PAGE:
A record number of women are running in Afghanistan's critical parliamentary elections next month despite many being inundated with threatening phone calls, including death threats from insurgents.
Amid ever-rising violence, which some people fear could foster a repeat of last year's catastrophic presidential election, women are struggling to campaign at all outside a few areas, poll monitors say.
Even in Kabul, the capital, where the Guardian has interviewed a number of female candidates, women say they are facing daily obstruction from conservative hardliners.
With voting billed for 18 September, Kabul's streets have been plastered in posters and billboards, many of which show the faces of would-be female MPs in the capital, the number of whom has more than doubled since 2005. However, many of the posters do not stay up long, or get defaced with slashes of bright red ink.
"I've told my team that we just have to expect this sort of thing," said Fareda Tarana, who had just been told another batch of her expensive posters had been torn down on Kabul's busy airport road.
Tarana does not just owe her prominence to her trademark long eyelashes pictured on billboards but also to Afghan Star – the country's Pop Idol – in which she came eighth in 2005. "I cannot run in Herat, because the people say they will not stand a singer woman like me," she said.
Relatively speaking, Kabul is far more secure and liberal-minded than most other parts of Afghanistan and the capital has attracted candidates who feel unable to stand for election on their home patch.
Nonetheless, Tarana still gets 10 calls every day from anonymous men angry at a woman standing for MP.
For Najila Angira the calls are more serious. During one recent call, a Taliban commander from Wardak, a province just a short drive south of Kabul, denounced her and said he would kill her.
"He had read my biography, which said I lived outside of Afghanistan during the Taliban time. He said, 'Why are you saying bad things about the Taliban?'"
For the Taliban, Angira stands for almost everything a woman should not be. Not only is she standing for election, the 30-year-old is also a businesswoman, running a successful logistics firm out of her family flat in Kabul. To make matters worse, her election literature attacks the Taliban, branding their rule "dark days".
"The Taliban time is finished," she said. "We are making the new Afghanistan and they will never come back."
Other female candidates have had to deal with the more general male prejudice, including Hamida Ameri, a teacher whose attempt to campaign in a mosque prompted male worshippers to walk out. "The mullah was a good man and had invited me to talk in his mosque," she said. "But when I did, the men started shouting that I had destroyed the holy environment of the mosque. Some people stayed … but most of them left."
The situation is worse in more dangerous provinces outside Kabul. According to the Free and Fair Election Foundation of Afghanistan (Fefa), a female candidate in isolated Ghor province was forced to abandon her campaign and flee to Kabul.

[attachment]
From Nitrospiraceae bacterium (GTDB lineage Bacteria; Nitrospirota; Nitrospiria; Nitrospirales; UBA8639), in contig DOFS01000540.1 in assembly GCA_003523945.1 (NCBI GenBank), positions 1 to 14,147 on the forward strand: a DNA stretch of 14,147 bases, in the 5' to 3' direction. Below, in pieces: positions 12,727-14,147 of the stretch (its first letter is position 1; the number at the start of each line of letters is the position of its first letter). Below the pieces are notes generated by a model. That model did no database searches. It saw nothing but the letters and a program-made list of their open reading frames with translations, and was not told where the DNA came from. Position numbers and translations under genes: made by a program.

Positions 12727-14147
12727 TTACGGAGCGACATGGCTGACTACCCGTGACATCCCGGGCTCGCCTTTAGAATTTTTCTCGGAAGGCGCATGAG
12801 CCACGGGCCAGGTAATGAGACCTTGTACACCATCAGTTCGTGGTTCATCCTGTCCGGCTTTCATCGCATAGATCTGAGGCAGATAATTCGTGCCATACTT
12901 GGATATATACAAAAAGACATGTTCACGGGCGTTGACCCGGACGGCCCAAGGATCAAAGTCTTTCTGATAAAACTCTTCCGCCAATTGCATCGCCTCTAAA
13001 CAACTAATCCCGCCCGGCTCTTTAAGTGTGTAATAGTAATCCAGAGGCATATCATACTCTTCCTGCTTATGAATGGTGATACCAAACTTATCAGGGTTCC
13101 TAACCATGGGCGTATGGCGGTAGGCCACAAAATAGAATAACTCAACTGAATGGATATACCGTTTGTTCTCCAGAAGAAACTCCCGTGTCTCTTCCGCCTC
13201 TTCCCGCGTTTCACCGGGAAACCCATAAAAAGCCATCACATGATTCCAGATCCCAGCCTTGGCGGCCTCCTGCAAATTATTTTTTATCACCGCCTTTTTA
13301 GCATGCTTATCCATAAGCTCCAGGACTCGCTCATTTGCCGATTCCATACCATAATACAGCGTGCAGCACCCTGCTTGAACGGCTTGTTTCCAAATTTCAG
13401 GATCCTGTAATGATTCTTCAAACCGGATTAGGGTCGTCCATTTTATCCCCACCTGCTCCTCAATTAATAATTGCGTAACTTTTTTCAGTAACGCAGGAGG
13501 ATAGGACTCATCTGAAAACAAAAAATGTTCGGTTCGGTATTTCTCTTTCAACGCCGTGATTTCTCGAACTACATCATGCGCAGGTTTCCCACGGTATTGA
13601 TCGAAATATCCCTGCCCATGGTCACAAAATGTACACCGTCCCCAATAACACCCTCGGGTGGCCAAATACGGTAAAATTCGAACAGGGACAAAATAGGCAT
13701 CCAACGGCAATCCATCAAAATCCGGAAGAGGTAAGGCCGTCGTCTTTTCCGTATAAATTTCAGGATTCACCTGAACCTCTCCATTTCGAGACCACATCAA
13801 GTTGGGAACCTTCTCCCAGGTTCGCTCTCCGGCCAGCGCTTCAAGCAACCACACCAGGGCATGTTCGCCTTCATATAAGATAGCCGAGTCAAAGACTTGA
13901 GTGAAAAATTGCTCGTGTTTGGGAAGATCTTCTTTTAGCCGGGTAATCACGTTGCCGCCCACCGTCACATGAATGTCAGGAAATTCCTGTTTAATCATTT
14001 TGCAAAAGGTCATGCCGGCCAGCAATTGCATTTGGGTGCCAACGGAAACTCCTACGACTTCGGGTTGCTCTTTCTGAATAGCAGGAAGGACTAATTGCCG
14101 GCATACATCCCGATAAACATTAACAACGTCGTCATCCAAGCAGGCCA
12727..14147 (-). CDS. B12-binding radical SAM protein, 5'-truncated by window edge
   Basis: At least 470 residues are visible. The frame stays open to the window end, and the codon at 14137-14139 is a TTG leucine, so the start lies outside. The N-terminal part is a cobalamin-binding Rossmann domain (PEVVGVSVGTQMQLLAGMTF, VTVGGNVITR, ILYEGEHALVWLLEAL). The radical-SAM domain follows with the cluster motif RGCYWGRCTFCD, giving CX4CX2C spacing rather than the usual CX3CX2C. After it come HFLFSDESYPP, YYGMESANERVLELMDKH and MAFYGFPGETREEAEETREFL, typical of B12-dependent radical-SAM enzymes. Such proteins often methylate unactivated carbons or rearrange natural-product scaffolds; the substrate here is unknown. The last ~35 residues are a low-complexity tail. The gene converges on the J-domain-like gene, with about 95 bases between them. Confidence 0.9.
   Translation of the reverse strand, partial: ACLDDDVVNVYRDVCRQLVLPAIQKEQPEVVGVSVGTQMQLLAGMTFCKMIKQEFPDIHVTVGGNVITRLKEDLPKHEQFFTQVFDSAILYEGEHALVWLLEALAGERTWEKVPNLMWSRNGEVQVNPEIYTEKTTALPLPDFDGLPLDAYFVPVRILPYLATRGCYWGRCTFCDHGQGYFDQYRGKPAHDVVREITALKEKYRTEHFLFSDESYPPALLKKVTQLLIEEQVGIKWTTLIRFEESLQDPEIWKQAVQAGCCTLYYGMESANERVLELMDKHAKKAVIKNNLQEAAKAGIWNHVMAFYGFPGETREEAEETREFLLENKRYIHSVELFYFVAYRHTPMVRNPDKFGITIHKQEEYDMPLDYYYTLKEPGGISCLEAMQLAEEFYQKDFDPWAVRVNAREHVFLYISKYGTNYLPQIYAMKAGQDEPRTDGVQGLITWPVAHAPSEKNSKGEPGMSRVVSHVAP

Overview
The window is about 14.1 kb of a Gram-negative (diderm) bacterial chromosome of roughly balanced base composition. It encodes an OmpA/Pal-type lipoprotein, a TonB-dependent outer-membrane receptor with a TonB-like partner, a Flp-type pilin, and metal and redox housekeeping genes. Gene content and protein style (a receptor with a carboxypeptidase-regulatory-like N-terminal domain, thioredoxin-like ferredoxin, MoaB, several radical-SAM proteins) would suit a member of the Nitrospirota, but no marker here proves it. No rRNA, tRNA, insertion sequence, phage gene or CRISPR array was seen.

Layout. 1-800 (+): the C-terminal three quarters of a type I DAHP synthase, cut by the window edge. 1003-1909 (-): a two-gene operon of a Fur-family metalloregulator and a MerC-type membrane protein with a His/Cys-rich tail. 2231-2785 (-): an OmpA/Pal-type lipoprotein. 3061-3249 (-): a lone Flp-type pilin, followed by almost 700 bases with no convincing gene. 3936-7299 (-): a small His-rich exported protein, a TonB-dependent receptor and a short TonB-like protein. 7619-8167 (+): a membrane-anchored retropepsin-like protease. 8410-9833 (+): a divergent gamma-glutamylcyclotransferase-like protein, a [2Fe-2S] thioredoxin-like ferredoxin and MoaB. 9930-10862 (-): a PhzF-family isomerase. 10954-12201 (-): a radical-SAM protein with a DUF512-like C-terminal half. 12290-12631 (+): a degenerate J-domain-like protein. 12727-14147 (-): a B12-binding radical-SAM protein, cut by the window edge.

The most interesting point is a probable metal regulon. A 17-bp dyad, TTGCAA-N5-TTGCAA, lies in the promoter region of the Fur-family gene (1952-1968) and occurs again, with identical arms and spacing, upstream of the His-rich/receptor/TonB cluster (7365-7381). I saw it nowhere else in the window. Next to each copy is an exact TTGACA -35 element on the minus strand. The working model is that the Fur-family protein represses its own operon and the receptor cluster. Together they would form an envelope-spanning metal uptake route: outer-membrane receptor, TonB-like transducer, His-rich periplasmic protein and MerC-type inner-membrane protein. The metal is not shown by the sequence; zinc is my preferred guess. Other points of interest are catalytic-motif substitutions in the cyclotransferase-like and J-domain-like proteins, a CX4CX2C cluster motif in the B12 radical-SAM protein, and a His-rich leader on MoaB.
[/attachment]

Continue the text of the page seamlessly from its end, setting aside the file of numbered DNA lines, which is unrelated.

It said that women candidates were "inundated" with late-night threatening calls both from insurgents, political rivals and even some ordinary people.
"Women's campaigns were barely visible in the most insecure provinces in the south and south-east of the country, and female candidates complained of government indifference to their security concerns," Fefa said in a recent report.
Despite the dangers the number of women seeking representation in parliament has risen sharply, from 328 in 2005 to 406 across Afghanistan, according to an international election monitor in Kabul. They are running for at least 64 of the 249 seats reserved for women.
The issue of women's seats in parliament has long been a bugbear of conservatives. In recent interviews with senior members of Hizb-e-Islami, a party once linked to one of the main insurgent groups and which is expected to greatly increase its share of power this year, the reserved seats were repeatedly cited as an example of foreigners imposing a practice alien to Afghan culture.
One candidate in Kabul refuses to put her photograph on posters. "In all these pictures [women] look like they are advertising a fashion show or a movie or something," said Farkhunda Zahra Naderi.
Her own posters are dominated by a pear – the symbol she chose from a random selection of three pictures each candidate puts on the ballot paper to help the largely illiterate electorate vote.
"I'm trying to encourage people to think about policies but a lot of people are treating this like a beauty contest, simply voting on who looks best."
Everyone is all too aware that the stakes are far higher than a fashion contest, not least businesswoman Angira. "If I win I will serve the people in parliament," she said. "But if I lose I might have to leave because I will be in danger. No one is going to give me security to protect myself from the Taliban."